Be careful when interpreting security descriptors across machine boundaries


While it's true the AccessCheck function can be used to check whether a particular security descriptor grants access to a token, you need to be aware of where that security descriptor came from. If the security descriptor came from another machine (for example, if you got it by calling GetNamedSecurityInfo and passing the path to a file on a network share), calling the AccessCheck function on your machine may give different results from the remote machine. In other words, it is possible for the AccessCheck function to indicate that you have access, when in fact you don't.

How can that be?

For one thing, there are many SIDs that are machine-relative. If the remote object grants access to, say, the Builtin Administrators group, running the AccessCheck function checks the token against the Builtin Administrators group of the machine that is running the check. If you are a member of the Builtin Administrators group of your own machine but aren't a member of the Builtin Administrators group of the remote machine, you will think you have access when you don't.

In addition to the machine-relative SID problem, there's also the problem that tokens can lose their identity as they travel across the network. If the server has the ForceGuest policy enabled, then it doesn't matter what your token is on your machine. On the remote machine, you are treated as Guest.

The moral of the story is that trying to determine whether you have access to an object without actually accessing it is harder than it looks. You're usually much better off just trying to access it. No point trying to emulate what another computer is going to do if you can just have it do it!

Comments (6)
  1. Alun Jones says:

    I’ve recommended for a long time that if you want to know "do I have X access to Y resource", you simply try to do X to Y. [Note – this is valid advice for software development, not for relationships!]

    There are a couple of caveats – sometimes a user wants to see a list of access rights, and you would like to enumerate them for display – so go ahead and enumerate what AccessCheck tells you, but don’t use that as a basis to prevent a user trying to access a file if he thinks he has that access.

    The second caveat is that this behaviour, of actually trying to access a resource, rather than first determining that you have access, may lead to audit logs noting a failed security event. Beginner admins often troll through the list of failed accesses, and intuit that they have discovered a hacker. That’s not reason to change your software’s behaviour – it’s reason for the admin to get an education.

  2. Reinder says:

    I would hope/assume that the system has some way to prevent forgery of security access descriptors. Couldn’t the system use that same mechanism to return a meaningful error (‘descriptor not valid on this machine’) when someone passes a descriptor from a different machine?

  3. David Wilson says:

    Is there some way to do the equivalent of AccessCheck() in a cross-machine-friendly way, assuming ForceGuest is disabled? I was thinking of the problem that Alun Jones raised.

    Side thought: when ForceGuest is enabled, do the client and server perform a login handshake, the result of which is then ignored? If that is so, then surely ForceGuest causes the server to run out of spec for the SMB protocol.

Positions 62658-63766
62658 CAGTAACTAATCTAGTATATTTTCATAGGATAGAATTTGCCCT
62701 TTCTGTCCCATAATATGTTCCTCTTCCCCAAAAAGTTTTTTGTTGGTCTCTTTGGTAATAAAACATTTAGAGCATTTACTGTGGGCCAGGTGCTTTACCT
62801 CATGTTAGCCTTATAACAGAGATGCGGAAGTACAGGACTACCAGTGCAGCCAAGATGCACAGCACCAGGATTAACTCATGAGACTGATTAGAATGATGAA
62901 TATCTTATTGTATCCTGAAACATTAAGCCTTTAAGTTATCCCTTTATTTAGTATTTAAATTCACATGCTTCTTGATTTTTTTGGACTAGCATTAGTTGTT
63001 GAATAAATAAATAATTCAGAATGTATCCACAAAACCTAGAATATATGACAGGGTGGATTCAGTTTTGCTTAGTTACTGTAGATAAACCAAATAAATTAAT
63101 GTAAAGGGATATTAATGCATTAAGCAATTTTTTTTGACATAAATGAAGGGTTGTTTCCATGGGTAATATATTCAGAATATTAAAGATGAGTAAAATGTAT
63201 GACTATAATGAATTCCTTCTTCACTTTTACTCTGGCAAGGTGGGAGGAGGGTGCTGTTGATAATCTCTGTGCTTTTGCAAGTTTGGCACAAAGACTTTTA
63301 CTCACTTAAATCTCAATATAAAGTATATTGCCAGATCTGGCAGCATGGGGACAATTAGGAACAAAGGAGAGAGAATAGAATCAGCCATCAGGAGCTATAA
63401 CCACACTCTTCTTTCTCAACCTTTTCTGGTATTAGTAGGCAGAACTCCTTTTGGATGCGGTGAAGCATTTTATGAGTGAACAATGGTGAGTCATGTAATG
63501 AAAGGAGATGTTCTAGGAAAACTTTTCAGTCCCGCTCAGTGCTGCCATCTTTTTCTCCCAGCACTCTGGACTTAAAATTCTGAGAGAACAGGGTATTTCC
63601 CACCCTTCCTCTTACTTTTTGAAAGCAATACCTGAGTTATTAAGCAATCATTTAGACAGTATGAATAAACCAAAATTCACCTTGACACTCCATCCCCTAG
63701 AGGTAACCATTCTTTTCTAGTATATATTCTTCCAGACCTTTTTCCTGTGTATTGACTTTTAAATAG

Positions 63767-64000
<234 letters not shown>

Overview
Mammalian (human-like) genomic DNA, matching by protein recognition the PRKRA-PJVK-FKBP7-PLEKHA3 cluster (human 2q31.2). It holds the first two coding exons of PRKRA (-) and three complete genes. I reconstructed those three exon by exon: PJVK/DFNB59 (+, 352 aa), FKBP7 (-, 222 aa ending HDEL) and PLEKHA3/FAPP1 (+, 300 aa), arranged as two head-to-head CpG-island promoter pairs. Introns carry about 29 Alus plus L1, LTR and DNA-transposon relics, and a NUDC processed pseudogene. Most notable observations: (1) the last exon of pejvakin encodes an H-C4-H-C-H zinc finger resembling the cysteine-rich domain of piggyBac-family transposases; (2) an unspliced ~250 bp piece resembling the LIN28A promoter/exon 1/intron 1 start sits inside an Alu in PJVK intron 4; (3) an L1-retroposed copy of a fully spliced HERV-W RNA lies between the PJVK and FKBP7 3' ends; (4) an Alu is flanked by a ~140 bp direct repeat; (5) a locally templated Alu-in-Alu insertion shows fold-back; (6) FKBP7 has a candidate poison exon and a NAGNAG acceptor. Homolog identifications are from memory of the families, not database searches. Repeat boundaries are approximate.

If it is not true, then why would the client think it was authenticated when it were not? Surely it would assume the Guest SID for the connection until a handshake were successfully completed.

  4. bmm6o says:

    It can make for a much better user experience to alter the interface based on what the user is allowed to do right now.

    As you explain, this can be difficult/impossible to implement without the cooperation of the module that’s going to be enforcing the rules. But in some domains (e.g. most web applications, many client-server applications) it’s standard.

  5. Dean Harding says:

    It can make for a much better user experience to alter the

    > interface based on what the user is allowed to do right now.

    But that’s not what we’re talking about. People are asking for "advanced" vs. "novice" user interfaces. You can still "do" everything the advanced user interface can do, but it’s just not presented in the UI.

    Kind of like the difference between "Simple" file sharing and old-style file sharing, where the functionality is the same underneath, but you just provide a simpler UI for the "novice" users.

  6. bmm6o says:

    > People are asking for "advanced" vs. "novice" user interfaces

    If you hadn’t quoted my post, I don’t think I would have realized that you were responding to what I wrote. Which people are you talking about?

    Maybe I wasn’t clear, but I was saying that although Raymond’s conclusion of "you’re usually much better off just trying to access [the resource]" is *in general* the best that you can do, the user experience leaves something to be desired. If the operation fails because the user isn’t sufficiently privileged, the user can be left with the reaction of "if that wasn’t going to work, why did you let me try" (to e.g. delete that resource, view that resource). It’s true that it’s an attitude more likely to be held by a novice user, if that’s what you’re getting at.

    Also, I’m not really talking about UI that is simplified in any significant way, just one that lacks options that *predictably* result in "access denied" or "operation not allowed" messages.

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